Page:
So what’s instigated me this time around?
An innocent early morning walk in the vain attempt to renew my New Year resolution of shedding some pounds off myself!
Okay, the details now. So once in a blue moon I usually end up at this park near our place in T Nagar, usually after days and days of gastronomic indulgences. It was around 6:45 in the morning and I was slogging it out on my 10th round of the small enclosure, when I hear this dismissive reproach, obviously aimed at me, “These girls wear just anything! What is happening these days?”
Imagine the gall of the guy!
As if getting up early morning was not irritating enough, I was totally riled up and turned around to give the man a befitting reply to shut him up.
As I looked back to zero down on my prey, my anger vanished.
Haa! Here is this oldie (and need I add baldie) in a veshti/dhoti (the muslin/cotton cloth men in India tie waist down) folded half, reaching inches above his knees, and that could give tennis skirts a complex (okay, a slight exaggeration) – with his wife who’s draped in a synthetic sari that clings to her body as she walks in the Chennai heat, her entire midrib and almost half the back exposed (as is for any woman wearing a sari, and apologies for the way I describe a sari, but am sure you agree) – commenting on a girl who’s wearing Bermudas that reach below the knees, a T shirt that covers her entirely and sock and shoes!!! (the girl is me, just in case you didn’t figure it out – I like being referred to as a “girl” still, but that’s besides the point).
So, I repeat, imagine the gall of the guy or rather, uncle!
This brings me to the larger debate around the societal coercions on a woman’s dressing, specifically in the Indian context. Though, I understand India is better off compared to countries like Iran where you could be whipped for wearing a mini skirt. Read about it here.
But we are no better. Even though our law does not allow corporal punishment for women not adhering to social norms, we, as a society, leave no stone unturned to ostracize a “modern” girl (who, in the Indian context, is any girl who decides to take her own decisions when it comes to her life and being: dressing, working, marriage etc.).
What I have heard so many times myself, and only on the basis of how a girl has dressed, are the following comments ranging from subtle disapprovals to grotesque character assassinations; “She is too modern, too forward (read characterless)”, “I am sure she has lots of boy friends”, “She seems a little loose”, “Her parents have not taught her our Indian culture”, “She will never get a good house (meaning after marriage, of course!)”.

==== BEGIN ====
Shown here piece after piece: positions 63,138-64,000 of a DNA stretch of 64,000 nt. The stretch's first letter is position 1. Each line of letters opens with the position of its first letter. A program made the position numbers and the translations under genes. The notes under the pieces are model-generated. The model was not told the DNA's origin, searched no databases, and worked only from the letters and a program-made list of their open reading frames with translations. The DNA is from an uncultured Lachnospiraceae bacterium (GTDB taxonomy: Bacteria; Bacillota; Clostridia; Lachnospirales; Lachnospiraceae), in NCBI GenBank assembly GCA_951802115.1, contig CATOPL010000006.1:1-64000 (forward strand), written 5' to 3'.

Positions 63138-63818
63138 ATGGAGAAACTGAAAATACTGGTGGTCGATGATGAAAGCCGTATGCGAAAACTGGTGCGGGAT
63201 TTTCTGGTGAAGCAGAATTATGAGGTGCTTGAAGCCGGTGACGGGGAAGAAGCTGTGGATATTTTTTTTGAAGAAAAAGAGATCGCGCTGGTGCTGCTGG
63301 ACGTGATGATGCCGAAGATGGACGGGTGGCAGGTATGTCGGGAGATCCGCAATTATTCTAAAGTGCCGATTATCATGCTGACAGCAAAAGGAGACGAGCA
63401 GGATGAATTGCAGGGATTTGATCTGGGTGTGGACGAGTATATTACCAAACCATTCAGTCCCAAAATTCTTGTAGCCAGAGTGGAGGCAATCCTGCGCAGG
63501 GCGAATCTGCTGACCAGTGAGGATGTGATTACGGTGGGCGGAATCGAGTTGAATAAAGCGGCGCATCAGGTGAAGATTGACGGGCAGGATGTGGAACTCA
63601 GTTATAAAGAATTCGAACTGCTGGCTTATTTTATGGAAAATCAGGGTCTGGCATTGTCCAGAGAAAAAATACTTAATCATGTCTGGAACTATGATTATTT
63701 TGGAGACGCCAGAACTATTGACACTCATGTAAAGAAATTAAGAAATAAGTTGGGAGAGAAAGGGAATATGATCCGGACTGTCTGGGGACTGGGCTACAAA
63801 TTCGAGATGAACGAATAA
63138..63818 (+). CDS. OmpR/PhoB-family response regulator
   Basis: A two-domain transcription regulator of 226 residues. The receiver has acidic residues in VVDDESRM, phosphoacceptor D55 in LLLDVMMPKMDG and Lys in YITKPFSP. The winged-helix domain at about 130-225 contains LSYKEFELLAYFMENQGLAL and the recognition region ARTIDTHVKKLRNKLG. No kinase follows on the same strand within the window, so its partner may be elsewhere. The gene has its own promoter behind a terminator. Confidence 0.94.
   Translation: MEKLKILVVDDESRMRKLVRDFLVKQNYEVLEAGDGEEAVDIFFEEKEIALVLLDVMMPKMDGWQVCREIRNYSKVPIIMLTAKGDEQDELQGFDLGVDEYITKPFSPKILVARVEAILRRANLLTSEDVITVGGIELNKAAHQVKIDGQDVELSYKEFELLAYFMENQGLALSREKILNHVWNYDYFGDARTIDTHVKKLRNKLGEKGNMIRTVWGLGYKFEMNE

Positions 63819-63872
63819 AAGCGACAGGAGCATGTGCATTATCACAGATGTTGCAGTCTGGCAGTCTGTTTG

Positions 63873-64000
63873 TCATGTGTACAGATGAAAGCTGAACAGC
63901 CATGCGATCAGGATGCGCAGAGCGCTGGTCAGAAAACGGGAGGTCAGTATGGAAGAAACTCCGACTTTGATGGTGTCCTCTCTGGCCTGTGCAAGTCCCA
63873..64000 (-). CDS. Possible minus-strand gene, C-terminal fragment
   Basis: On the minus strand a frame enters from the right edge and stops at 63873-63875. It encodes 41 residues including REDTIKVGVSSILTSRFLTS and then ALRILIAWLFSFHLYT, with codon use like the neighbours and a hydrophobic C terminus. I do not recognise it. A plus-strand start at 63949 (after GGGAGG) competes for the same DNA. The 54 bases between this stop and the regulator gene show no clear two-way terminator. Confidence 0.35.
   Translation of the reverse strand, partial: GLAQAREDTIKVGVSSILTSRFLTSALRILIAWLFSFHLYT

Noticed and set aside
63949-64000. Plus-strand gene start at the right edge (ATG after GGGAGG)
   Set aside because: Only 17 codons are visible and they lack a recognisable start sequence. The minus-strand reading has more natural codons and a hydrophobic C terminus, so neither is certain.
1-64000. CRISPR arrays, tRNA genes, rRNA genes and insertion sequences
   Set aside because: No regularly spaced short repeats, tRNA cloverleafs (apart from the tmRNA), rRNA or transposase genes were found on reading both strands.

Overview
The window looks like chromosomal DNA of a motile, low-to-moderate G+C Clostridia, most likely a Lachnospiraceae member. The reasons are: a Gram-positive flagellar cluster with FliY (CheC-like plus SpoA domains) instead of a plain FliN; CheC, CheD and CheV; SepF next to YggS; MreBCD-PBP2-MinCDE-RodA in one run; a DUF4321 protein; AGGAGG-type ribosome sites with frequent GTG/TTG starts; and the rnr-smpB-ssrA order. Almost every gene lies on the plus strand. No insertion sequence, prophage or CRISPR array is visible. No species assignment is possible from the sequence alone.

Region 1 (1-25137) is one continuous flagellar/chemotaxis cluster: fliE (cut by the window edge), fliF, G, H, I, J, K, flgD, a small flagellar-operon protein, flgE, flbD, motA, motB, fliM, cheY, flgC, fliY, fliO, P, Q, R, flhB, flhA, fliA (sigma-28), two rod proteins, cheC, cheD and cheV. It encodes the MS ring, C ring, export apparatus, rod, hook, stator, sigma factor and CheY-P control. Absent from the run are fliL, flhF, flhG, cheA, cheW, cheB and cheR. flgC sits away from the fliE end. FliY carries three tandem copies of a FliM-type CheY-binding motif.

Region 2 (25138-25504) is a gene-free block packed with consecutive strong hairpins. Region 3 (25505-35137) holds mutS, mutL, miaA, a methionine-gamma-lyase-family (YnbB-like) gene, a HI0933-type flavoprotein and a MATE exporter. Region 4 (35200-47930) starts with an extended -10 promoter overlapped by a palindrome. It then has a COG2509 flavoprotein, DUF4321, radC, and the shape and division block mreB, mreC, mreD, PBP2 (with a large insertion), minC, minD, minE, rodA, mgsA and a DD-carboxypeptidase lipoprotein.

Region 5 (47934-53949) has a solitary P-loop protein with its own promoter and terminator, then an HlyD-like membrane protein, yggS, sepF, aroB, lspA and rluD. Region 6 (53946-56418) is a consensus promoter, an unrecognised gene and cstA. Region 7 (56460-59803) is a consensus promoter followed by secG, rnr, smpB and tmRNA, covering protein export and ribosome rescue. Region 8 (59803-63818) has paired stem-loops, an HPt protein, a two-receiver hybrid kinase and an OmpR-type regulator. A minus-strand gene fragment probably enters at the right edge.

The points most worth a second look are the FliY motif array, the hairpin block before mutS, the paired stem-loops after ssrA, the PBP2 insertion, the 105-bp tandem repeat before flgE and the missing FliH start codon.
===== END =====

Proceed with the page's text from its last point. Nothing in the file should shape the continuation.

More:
The worst demeaning assault is when provocative dressing is used as a justification for sexual harassment. So many educated people, parents, teachers, politicians are guilty of this.
Back in college, we once had Kiran Bedi talk to us about Women and Safety, and she made a statement that we girls (I was in an all girls college – LSR, DU) should dress up “like men” – hide our femininity in the garb of loose male clothing. Obviously, this did not go down well with us and a major argument ensued.
While I advocate complete freedom of dressing for women, I also admit there are some of us who dress appropriately and some others who don’t.
Wearing hot pants for a puja may not be such a great idea after all, just like I don’t understand why models should parade in bikinis in a ballroom full of tuxedo-clad men during the Miss Universe contest, have the bikini round at a beach or at the pool side instead and ensure all present are dressed in a similar fashion.
I think I digress.
However, stating that a woman asked to be eve teased given what she was wearing is preposterous to say the least.
Are men beasts who cannot control their carnal lust the minute some flesh is exposed to them?
If I wear sleeveless I am available, and if I wrap myself in a burqa I am the epitome of chastity?
Who are we trying to fool here?
I can wear 6 yards of saris all my life and be morally corrupt and I can wear shorts all my life and still retain my integrity. Is it so difficult to believe this?
While eve teasing and other such forms of sexual harassment is a much greater subject than I attempt to talk about here, one thing that I can vouch for is that the way a girl dresses has nothing to do with whether she is eve teased or not. Girls are eve teased in saris, salwar kameezes, jeans, skirts, shorts, school uniforms and even in diapers!
What is so sexually enticing about babies in nappies and girls in frocks?
There is no rationalization for the perversion of harassers and rapists. They cannot be defended. Every woman and every sane man needs to raise their voices against such miscreants.
I have heard many “sympathetic” law makers say you cannot change mindsets over night. Yes, you cannot magically wish away the social structure that still treats women as objects of possession rather than active architects of the present and the future, but you can bloody well put them behind bars, hang them, castrate them in public for all that I care – Just one or two cases of rigorous and torturous punishment is all that India needs today. One or two examples set for all the bastards will instill the fear of death and legal wrath in each one.
Maybe this is not the only solution, but it sure is one of the most efficient and impacting, especially when it comes to at least controlling such cases.
I am dressed to kill … kill barriers, kill hearts, kill social bondages - not your morals, not the human soul in you.
(Addendum: And if I am not dressed as well as you would want me to, the least you can do is not pounce on me)